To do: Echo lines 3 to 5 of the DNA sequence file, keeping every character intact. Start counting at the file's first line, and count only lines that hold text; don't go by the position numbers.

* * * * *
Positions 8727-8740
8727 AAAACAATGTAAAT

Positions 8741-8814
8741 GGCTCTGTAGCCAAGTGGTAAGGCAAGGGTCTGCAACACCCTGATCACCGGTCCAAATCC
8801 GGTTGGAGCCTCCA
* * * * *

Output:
Positions 8741-8814
8741 GGCTCTGTAGCCAAGTGGTAAGGCAAGGGTCTGCAACACCCTGATCACCGGTCCAAATCC
8801 GGTTGGAGCCTCCA